But wealth accumulation of the super-rich is booming as never before and the wealth divide widens. Observe how the use of private jets has shot up at the same time as record increases in the cost of living, demand for food banks and rising household debt burdens.

These issues cannot be separated from the climate crisis because they’re products of the same system. Artificial scarcity is a function of capitalism to generate profit.

This isn’t about the enduring habit of humans to exchange goods and services, but being prisoner to an economic model whose only metric is the generation of profit and economic growth. The same system that relies on extracting value from natural resources and cheap labour, treating humans and the natural world alike as resources to be exploited.

The wage economy and cost of living keeps people and families in a constant struggle with end-of-the-month anxiety. Property prices and student debt make sure that even the professional classes are hobbled by debt. The system gives us just enough for us to be scared of losing it by rocking the boat. With half of all tenants just one paycheque away from homelessness, it’s no wonder some people react with anger to being delayed on their way to work by climate protesters.

‘It’s easier to imagine the end of the world than the end of capitalism’ – Frederic Jameson

The capitalist system is simply not capable of delivering a transition to a low-carbon economy in time to limit CO2 levels and avoid catastrophic levels of global heating. What’s more, even if, by some miracle or by state intervention and swingeing carbon levies, it did, the capitalist imperative of generating economic growth would still smash through the other safe planetary boundaries. Deforestation and environmental degradation from unlimited ‘green’ growth on a finite planet will still leave us with an uninhabitable earth.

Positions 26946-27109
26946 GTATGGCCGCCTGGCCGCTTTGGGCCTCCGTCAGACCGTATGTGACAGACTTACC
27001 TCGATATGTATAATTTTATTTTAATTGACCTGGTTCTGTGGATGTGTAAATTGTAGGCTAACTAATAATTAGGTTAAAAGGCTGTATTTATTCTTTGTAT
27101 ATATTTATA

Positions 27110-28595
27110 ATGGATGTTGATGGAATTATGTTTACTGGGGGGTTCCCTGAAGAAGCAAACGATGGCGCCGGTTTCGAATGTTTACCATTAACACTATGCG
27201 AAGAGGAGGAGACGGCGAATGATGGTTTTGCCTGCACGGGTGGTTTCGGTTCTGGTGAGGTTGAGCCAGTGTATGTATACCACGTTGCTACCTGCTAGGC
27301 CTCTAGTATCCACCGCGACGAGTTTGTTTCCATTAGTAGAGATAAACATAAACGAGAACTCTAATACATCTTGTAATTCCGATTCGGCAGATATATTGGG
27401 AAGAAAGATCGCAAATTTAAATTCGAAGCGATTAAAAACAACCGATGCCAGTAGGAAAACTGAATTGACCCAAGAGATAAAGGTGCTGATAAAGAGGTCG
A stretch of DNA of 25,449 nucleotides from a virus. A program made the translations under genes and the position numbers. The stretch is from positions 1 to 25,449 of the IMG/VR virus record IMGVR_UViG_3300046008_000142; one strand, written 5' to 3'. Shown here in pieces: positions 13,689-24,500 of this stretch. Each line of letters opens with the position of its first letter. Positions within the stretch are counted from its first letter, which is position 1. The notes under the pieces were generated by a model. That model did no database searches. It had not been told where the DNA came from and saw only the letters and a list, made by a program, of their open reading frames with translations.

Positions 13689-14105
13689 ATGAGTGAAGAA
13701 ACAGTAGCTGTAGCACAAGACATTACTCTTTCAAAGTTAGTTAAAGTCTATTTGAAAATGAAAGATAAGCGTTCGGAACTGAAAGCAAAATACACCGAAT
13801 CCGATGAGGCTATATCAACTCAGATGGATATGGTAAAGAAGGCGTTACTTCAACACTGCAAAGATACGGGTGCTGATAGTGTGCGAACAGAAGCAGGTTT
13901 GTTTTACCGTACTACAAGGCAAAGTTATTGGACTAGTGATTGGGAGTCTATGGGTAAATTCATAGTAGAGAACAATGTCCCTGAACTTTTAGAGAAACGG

Another world is possible 

It is not the moment for climate fatalism, which is just another version of delay and inaction. Yes, a certain amount of global heating is already ‘baked in’ but every point of a degree rise in global average temperature we prevent will save someone’s life, their home, their crops… And give us all a chance for a more stable future.

Earlier this year, 4,000 economists, policymakers, academics and citizens came together at the ‘Beyond Growth’ conference, to reject the current dogma that GDP is the primary measure of a country’s success. Reducing inequality, changing the culture of excess, provision of universal basic services, promotion of wellbeing instead of GDP are all features of the post- or de-growth model.

You probably didn’t see it in the news because, well, who loses from such an economic approach? Billionaires and those who live by business as usual. But let’s instead focus on who wins.

If we accept that perpetual growth threatens the very fabric of human existence, then this different model benefits everyone. The prize is a planet preserved for safe and dignified living that provides for all of our needs. Rich biodiversity and a cultural shift that recognises the intrinsic value of people and the natural world and the interdependence between them. There is a way to thrive without it being at the expense of others.

The total capture of our current system by the drive for profit makes radical change seem improbable, if not impossible. But if there was ever a time for a paradigm shift in our relationship to our common home, it’s now. Citizens’ assemblies give us a structure and method for people to take a creative role in what system change might look like.

We should not give up on the hope of reclaiming our democracy. Like most activists, I’m used to climate demonstrations filled with noise – sounds that come from a heady mix of anger, grief and love. Though afterwards, in the still, I take hope from Arundhati Roy, “Another world is not only possible, she is on her way. On a quiet day, I can hear her breathing.”